Provided if it is satisfied that the appellant

Provided that the Court of Session may entertain the appeal after the expiry of the said period of thirty days if it is satisfied that the appellant was prevented by sufficient cause from filing the appeal in time.

(2) No appeal shall lie from—

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(a) Any order of acquittal made by the Board in respect of a juvenile alleged to have committed an offence; or

(b) Any order made by a Committee in respect of a finding that a person is not a neglected juvenile.

(3) No second appeal shall lie from any order of the Court of Session passed in appeal under this section.

This section contains provisions relating to appeal against the order passed by the competent authority after inquiry and proceeding in respect of juvenile in conflict with law or the child. An appeal against such order shall lie to the Sessions Court and the time-limit prescribed under the section is thirty days from the date of order. This limit may, however, be extended if the Court finds that there was sufficient reason for delay in filing of the appeal by the appellant.

Any cause which is beyond the control of a person is generally accepted as a sufficient cause for justifying delay in filing the appeal under this section. These causes may be broadly stated as follows:—

(i) Death of a person;

(ii) The appellant being seriously ill;

(iii) Death or ailment of the counsel;

(iv) Failure of vehicle or mode of transport in journey;

(v) Any natural calamity;

Filing of the appeal in improper Court was held to be a sufficient cause for extending the time-limit for appeal in the case of Sunder Theatres v. Allahabad Bank, Jhansi.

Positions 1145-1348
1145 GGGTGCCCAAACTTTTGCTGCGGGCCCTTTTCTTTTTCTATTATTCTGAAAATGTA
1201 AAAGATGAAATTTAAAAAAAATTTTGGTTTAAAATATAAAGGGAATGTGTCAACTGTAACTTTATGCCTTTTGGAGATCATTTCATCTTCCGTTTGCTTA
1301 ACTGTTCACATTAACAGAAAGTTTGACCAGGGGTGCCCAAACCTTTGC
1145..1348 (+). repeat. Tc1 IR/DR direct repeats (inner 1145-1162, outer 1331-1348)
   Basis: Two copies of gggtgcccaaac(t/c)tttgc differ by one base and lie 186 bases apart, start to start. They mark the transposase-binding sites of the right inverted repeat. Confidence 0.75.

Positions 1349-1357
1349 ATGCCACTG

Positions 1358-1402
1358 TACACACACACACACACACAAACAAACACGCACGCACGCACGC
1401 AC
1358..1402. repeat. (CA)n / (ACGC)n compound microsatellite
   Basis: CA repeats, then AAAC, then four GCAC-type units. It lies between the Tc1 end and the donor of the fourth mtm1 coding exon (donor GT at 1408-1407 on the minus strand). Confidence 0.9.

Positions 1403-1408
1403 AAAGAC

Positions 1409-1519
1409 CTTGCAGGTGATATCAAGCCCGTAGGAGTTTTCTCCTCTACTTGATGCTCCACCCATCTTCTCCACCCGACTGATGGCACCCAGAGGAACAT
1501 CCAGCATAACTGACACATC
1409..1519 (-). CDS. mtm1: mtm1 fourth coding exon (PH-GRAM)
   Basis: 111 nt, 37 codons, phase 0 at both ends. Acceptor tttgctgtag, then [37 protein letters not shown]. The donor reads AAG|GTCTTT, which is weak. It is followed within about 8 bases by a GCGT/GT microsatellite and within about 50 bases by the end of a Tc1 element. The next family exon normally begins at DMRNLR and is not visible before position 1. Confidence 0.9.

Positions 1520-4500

The Bombay High Court in Ganesh v. Mithalal, held that the term ‘sufficient cause’ should be interpreted liberally with a view to providing opportunity of appeal to the appellant.

The decision of the Sessions Court which is the Appellate Court under this section (i.e., Section 52) in the case of a juvenile in conflict with law or child shall be final and there is no scope for further appeal against the order passed by the Sessions Court.

In Fahim v. State of Uttar Pradesh, in an appeal for grant of bail to juvenile under Section 50 of J.J. Act, 2000, the provisions of Section 12 relating grant of bail were referred by the Appellate Court but no finding was recorded and the bail was rejected.

The High Court of Allahabad set aside the impugned order on the ground that there was no finding recorded by any Court (i.e., trial as well as the Appellate Court) that release would likely bring the juvenile into association with any known criminal or expose him to moral, physical or psychological danger etc. The Court released the revision-petitioner on bail on furnishing a personal bond and two local sureties to the satisfaction of the Court concerned.

It may be noted that similar provisions relating to appeal in case of juvenile delinquents existed in Section 37 of the repealed Juvenile Justice Act, 1986.